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Originally published on CIO.com .
Organizational leaders have widely recognized the promise of AI as the cornerstone of digital transformation and it’s no surprise that many are now attempting to accelerate its deployment and adoption.
However, most of these same organizations are still struggling to increase adoption and interest in analytics. Even with the emergence of business intelligence (BI) platforms, promises of better decision-making can go unfulfilled without widespread adoption.
For an organization to have any chance at success with AI, it must first have a solid BI strategy rooted in the core pillars of people, process, and platform. In recent years, many organizations have moved beyond basic descriptive analytics and into more diagnostic analysis, but few have created a true self-service environment capable of embracing the benefits and risks of AI.
Without this foundation in place, efforts to fast track an AI deployment could ultimately lead to negative outcomes like incorrect decisions resulting in lost revenue opportunities, penalties, or even long-term damage to an organization’s reputation. To avoid common pitfalls, organizations seeking to bolster investments in AI and accelerate its adoption should first assess the current state and foundational stability of their BI program.
Relative to BI, the stakes associated with AI are exponentially higher. BI is largely focused on understanding what has already happened, primarily via key performance indicators (KPIs), while the benefits of AI and machine learning reside in what they can offer in higher value predictive and prescriptive analytics.
As is often the case, the higher the potential reward, the greater the risk. Erroneously reporting a KPI via a report or dashboard would likely not be viewed as a catastrophic event, but the same would not be true if a critical business decision was ill-informed by a poorly trained algorithm.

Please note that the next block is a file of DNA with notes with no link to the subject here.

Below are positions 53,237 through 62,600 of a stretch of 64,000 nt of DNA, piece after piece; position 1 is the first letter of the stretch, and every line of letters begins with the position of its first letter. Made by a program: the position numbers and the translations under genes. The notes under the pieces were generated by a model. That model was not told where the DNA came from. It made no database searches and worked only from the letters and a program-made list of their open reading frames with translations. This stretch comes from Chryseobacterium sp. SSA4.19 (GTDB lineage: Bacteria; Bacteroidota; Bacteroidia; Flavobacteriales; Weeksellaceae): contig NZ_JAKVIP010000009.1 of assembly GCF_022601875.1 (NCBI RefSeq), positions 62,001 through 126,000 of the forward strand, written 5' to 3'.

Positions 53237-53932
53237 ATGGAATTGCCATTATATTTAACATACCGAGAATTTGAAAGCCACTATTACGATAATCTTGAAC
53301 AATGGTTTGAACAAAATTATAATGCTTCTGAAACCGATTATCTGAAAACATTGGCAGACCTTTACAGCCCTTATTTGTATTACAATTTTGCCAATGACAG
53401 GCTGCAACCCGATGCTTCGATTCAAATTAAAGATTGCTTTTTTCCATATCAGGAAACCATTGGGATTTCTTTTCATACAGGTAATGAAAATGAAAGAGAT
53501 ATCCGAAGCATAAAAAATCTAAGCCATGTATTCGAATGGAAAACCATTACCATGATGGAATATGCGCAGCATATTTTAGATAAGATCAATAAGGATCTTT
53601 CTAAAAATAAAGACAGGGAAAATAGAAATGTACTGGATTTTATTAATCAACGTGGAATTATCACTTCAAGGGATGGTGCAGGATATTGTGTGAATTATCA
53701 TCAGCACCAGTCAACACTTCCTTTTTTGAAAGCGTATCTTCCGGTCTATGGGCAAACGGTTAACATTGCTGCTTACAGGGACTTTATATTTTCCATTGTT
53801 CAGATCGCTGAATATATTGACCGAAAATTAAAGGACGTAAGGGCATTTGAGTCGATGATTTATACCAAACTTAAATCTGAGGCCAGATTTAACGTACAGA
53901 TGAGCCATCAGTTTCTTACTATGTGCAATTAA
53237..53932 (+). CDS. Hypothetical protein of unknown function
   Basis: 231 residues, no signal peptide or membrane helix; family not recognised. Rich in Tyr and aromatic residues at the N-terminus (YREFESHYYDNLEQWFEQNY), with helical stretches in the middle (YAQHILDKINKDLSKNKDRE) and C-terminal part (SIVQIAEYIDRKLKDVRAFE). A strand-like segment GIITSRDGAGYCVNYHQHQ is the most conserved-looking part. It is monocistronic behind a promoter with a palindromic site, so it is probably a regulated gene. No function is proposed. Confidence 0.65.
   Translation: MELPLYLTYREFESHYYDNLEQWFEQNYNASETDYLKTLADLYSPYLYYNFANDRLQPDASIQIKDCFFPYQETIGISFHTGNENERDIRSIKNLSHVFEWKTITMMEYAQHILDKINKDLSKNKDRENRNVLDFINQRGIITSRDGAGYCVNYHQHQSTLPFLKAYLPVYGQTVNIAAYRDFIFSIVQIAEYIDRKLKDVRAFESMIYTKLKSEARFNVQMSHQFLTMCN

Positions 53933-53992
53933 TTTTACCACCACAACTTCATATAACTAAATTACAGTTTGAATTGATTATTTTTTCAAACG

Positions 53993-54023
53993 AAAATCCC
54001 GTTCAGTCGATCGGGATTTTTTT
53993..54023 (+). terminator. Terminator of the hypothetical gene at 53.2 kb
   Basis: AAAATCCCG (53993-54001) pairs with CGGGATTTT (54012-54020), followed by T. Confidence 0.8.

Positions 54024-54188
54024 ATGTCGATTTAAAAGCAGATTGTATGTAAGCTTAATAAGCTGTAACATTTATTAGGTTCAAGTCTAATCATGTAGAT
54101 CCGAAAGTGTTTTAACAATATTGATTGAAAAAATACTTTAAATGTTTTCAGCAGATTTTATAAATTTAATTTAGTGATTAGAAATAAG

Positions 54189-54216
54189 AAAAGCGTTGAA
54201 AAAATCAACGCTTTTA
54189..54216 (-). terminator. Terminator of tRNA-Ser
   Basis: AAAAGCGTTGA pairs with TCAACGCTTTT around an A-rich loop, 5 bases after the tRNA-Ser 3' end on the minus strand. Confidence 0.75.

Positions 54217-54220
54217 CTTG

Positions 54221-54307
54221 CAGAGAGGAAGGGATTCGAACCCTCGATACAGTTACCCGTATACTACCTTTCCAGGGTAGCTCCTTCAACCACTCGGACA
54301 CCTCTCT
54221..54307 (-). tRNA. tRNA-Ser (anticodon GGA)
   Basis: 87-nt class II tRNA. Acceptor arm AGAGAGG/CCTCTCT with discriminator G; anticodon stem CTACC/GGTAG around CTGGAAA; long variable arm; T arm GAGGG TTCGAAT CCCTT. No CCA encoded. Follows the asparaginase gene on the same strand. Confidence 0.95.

Data is the foundation of an AI system. Therefore, the quality and reliability of AI-enabled prescriptive recommendations or automated tasks are directly correlated to the quality and reliability of the data used to train the system. Organizations that have not invested in sound data management practices or have struggled to build traction and confidence in their BI deployment stand little chance of successfully embracing AI.
Many organizations have invested in and implemented sound data management techniques. But organizations can only advance in analytic maturity if employees analyze the data and use the resulting insights for decision making.
Unfortunately, BI adoption has been consistently low since its inception with a relatively small percentage of organizations’ users actually embracing BI and analytic capabilities. While the BI market is shifting towards a modern self-service model, extending analytical capabilities to a broader audience, most organizations are still in the infancy of overall analytic maturity. This is largely due to the time and complexity associated with creating a true culture of analytics.
For most companies, trying to leap from a state of low maturity to an AI-focused model is simply too wide of a gulf to successfully cross. An organization’s users will ultimately train an AI system, so they must first have a vested interest in the outputs along with the aptitude and competence to properly manage the inputs. When they start increasing their data literacy levels by asking better questions and exploring new datasets, their need for more advanced analytic capabilities often follow in tandem. This fosters an environment where an AI implementation can thrive.
The extent to which AI will succeed within an organization ultimately comes down to the decision makers. If organizational decision-makers favor instinct over data, there is little chance that they would be willing to trust machine-generated insights and recommendations. In the face of business process decisions, a leader who has never embraced a data-driven mindset will likely reject any “black box” AI solution and revert to instinct.
In order to build a successful AI implementation, decision makers must address the underlying issues contributing to reluctant BI adoption. This begins with an honest assessment of an organization’s data assets to determine if they are suitable to serve as an input into algorithms that power AI. A comprehensive data strategy should be developed and utilized to address any gaps or weaknesses in the areas of data governance, quality, cleansing, cataloging, security, or metadata management that surface during this assessment.
While your organization is building this foundation, determine if there are departments or teams that have already established a solid BI program or developed robust analytic processes that drive their decision processes. In these cases, it is a natural step to evaluate AI to further optimize decision making. These teams can serve as a blueprint for other areas of an organization as they make steps towards analytic maturity.